Class Notes

Dring Needham

Harold Williams

Robert Benson

Eugene Grisanti

Robert Mundheim

Mary Mullarky

Bill Bailey

Sandra Froman

Rafael Vargas Hidalgo

Franklin Raines

Lawrence Bacow

Jack Downey

Martha Samuelson

Brian Leary

Gary Culliss

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Making the World Fragrant and Flavorful
Eugene Grisanti ’54

Ever wonder who concocted the flavor in your soft drink, cookie filling, or fruit yogurt? Or who’s behind the fresh smell of your favorite shampoo or newly laundered sheets? The man appealing to your taste buds and olfactory sense may be Eugene Grisanti LL.M. ’54, who heads International Flavors and Fragrances (IFF), the largest producer of flavors and fragrances in the world.

IFF has flourished under Grisanti’s leadership, with sales tripling from $500 million annually in 1985 to $1.5 billion in 1997. The company has 4,700 employees, and factories and production units in 40 countries. Grisanti, who became chair in 1985, works out of the company’s headquarters in Manhattan. He was invited to join International Flavors and Fragrances as general counsel 38 years ago, after working on the merger through which the company was created.

Sixty percent of IFF’s business is in fragrances, with one-third of that in fine fragrances—perfumes as opposed to fragrances for shampoos, soaps, and household products—and 40 percent in flavors. IFF produces many of the fruit flavors for yogurts, and also creates soft drink flavors for many of the large beverage companies. Grisanti won’t tell which household products his company makes smell sweet, because these clients prefer confidentiality.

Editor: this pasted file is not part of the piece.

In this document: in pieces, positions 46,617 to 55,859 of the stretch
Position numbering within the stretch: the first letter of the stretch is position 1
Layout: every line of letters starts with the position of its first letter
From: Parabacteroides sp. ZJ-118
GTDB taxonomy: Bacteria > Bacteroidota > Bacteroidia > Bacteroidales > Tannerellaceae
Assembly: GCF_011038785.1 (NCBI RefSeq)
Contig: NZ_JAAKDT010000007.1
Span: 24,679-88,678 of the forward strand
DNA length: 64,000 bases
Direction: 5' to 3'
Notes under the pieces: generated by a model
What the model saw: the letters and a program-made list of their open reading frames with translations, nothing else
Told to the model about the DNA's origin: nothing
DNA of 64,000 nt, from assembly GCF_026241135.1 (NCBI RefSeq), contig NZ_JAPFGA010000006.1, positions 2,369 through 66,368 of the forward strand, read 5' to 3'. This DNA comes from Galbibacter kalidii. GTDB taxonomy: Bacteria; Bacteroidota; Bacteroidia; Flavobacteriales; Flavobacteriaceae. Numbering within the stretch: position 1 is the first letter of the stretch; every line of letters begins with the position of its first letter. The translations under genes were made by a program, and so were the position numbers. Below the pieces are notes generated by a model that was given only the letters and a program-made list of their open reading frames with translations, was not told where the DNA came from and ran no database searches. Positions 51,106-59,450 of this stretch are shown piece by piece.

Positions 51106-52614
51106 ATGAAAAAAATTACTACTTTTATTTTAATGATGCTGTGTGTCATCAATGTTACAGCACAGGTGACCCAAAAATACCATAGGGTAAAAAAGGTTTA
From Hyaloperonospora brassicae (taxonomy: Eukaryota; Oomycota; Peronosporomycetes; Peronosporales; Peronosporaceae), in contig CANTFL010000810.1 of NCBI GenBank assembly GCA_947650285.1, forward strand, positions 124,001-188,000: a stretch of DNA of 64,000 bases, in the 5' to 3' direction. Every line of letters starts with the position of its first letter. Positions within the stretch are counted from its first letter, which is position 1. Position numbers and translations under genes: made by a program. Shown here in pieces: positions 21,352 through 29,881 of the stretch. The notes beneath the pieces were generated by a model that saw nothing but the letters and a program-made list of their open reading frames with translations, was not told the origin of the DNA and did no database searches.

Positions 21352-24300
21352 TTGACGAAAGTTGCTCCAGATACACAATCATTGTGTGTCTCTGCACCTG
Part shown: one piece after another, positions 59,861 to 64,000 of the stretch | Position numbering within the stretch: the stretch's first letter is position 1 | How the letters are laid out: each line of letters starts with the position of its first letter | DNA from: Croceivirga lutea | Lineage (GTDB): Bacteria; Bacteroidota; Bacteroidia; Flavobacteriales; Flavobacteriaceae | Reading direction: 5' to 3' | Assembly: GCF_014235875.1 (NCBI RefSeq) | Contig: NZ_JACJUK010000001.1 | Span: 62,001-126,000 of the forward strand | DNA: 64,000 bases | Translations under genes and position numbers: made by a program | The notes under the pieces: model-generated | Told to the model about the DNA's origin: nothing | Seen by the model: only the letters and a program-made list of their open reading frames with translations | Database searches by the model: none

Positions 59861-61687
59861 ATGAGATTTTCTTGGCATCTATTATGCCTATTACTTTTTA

As for fine fragrances, it’s no secret that IFF makes Yves St. Laurent’s "Paris" and "Dazzling Silver," Clinique’s "Happy," Estée Lauder’s "Pleasures for Men," Ralph Lauren’s "Polo," and Calvin Klein’s "Eternity."

Perfumers, of whom IFF boasts 67, are "fine artists," according to Grisanti, "just as Monet and Picasso are fine artists." A finished perfume may have up to 900 ingredients, often including extracts of roots, flowers, wood, bark, gums, and resins. About half of fine fragrances today are made from organic synthetics called "aroma chemicals," which have "more modern notes and nuances" than perfumes of 40 or 50 years ago. A skilled perfumer is adept at creating "a top note—what you first smell in a fragrance." The top note fades into the "body of the fragrance," and three or four hours later comes "the tail note. A perfumer must make fragrances that fade into a new presence that is as beautiful as the original," says Grisanti.

Household products are a different matter. With laundry detergents, for example, the challenge is to ensure that the fragrance performs functionally as well as "hedonically"—it has to withstand the wash cycle, so a pleasing vestigial aroma remains despite the harsh chemical base of the working product.

Returning to the subject of fine fragrances, Grisanti notes that IFF creates more aftershaves and men’s colognes than any other company in the world, and opines that "a man should have a wardrobe of fragrances. You wouldn’t wear the same one to a sporting event and to a black tie event at Lincoln Center." As to his personal preferences, his lips are sealed, lest he incur the displeasure of clients not among the chosen.

Nancy Waring